Improvement in the job market and consumer spending helped pushed mortgage rates higher this week, according to surveys conducted by Freddie Mac and Bankrate.com.
In Freddie Mac’s survey, the 30-year fixed-rate mortgage climbed to an average 6.73 percent from 6.63 percent a week ago, and the 15-year fixed gained from 6.3 percent to 6.39 percent. Points, which are fees lenders charge for loan processing expressed as a percent of the loan, averaged 0.4 on the 30- and 15-year loans.
Adjustable-rate mortgage (ARM) costs were mostly higher, with the five-year Treasury-indexed hybrid ARM growing to 6.35 percent from 6.29 percent last week and the one-year ARM holding steady at 5.71 percent. Points on these loans averaged 0.5.
Frank Nothaft, Freddie Mac vice president and chief economist, said in a statement that this week’s climb in mortgage rates “nearly eliminated the declines made in rates over the previous three weeks. In addition, consumer credit jumped by $12.9 billion in May, almost double market expectations.”
In addition, the U.S. Department of Labor reported Friday that 132,000 nonfarm jobs were added to payrolls in June, beating expectations and signaling a growing economy.
Nothaft added that the July outlook “forecasts 30-year fixed rates to stay around their current level through the end of the year,” and total home sales and housing starts for 2007 will likely fall to “5-year lows.”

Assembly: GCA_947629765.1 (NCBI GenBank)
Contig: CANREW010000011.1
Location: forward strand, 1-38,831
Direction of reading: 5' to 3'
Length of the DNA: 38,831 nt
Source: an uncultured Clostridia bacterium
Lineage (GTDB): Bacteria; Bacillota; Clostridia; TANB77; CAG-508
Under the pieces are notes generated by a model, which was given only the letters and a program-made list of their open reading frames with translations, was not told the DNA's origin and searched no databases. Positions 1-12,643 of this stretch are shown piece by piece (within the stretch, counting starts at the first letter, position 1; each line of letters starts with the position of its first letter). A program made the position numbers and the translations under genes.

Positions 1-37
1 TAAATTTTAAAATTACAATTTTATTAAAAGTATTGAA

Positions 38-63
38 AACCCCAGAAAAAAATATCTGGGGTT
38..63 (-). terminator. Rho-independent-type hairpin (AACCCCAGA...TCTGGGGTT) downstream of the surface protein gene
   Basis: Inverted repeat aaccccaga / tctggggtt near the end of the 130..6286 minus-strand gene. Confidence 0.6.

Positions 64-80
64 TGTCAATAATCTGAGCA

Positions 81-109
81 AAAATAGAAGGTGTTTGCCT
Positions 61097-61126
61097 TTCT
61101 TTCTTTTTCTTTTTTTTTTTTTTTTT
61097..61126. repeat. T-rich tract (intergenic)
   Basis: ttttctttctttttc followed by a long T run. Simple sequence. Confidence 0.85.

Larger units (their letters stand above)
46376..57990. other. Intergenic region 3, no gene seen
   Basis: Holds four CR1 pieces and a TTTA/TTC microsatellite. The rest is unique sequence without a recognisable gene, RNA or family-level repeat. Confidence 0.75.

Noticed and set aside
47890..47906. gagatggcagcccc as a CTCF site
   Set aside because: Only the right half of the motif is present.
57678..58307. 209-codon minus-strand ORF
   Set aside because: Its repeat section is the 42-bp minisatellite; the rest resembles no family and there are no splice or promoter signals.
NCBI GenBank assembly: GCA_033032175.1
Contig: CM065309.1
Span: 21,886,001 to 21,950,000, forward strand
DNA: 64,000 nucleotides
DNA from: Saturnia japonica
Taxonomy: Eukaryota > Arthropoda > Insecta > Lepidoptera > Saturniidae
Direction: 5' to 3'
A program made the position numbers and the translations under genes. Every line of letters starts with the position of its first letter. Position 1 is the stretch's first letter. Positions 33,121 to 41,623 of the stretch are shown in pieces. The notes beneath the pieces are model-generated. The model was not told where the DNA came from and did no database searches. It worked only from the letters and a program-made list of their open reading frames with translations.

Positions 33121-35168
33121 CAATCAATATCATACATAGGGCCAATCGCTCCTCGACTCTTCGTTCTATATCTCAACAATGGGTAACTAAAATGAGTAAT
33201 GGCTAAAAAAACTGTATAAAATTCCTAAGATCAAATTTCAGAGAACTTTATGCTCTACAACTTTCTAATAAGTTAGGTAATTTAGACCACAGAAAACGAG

In Bankrate.com’s survey, mortgage rates increased slightly, with the average 30-year fixed mortgage rate now 6.78 percent, and discount and origination points averaging 0.29.
The average 15-year fixed-rate mortgage popular for refinancing moved higher to 6.46 percent, Bankrate.com reported, and on larger loans, the average jumbo 30-year fixed rate moved back over the 7 percent threshold to 7.02 percent. Adjustable-rate mortgages behaved the same, with the average one-year ARM and 5/1 ARM each rising, to 6.27 percent and 6.54 percent, respectively.
Since hitting a one-year high last month, mortgage rates have stabilized, according to Bankrate.com. In the weeks since, mortgage rates have remained in a very narrow band — just one-tenth of one percentage point. This is reminiscent of what was seen earlier this year when mortgage rates hovered for a three-month span within a range of just one-sixth of one percentage point. However, several upcoming inflation barometers, as well as Federal Reserve Chair Ben Bernanke’s congressional testimony and the release of the FOMC’s June meeting minutes, could be the catalyst for renewed volatility in Treasury yields and mortgage rates.
Bankrate.com reported that average borrowing costs on a 30-year fixed-rate mortgage are more than $50 higher now than they were three months ago. In April, the average 30-year fixed mortgage rate was 6.31 percent, meaning that a $165,000 loan would have carried a monthly payment of $1,022. With the average 30-year fixed rate now 6.78 percent, the same loan originated today would carry a monthly payment of $1,073.
The following is a sampling of Bankrate.com’s average 30-year-mortgage interest rates this week in some U.S. metropolitan areas:
New York – 6.81 percent with 0.08 point
Los Angeles – 6.82 percent with 0.44 point
Chicago – 6.81 percent with 0.1 point
San Francisco – 6.75 percent with 0.53 point
Philadelphia – 6.84 percent with 0.16 point
Detroit – 6.82 percent with 0.04 point
Boston – 6.8 percent with 0.01 point
Houston – 6.78 percent with 0.48 point
Dallas – 6.74 percent with 0.5 point
Washington, D.C. – 6.65 percent with 0.56 point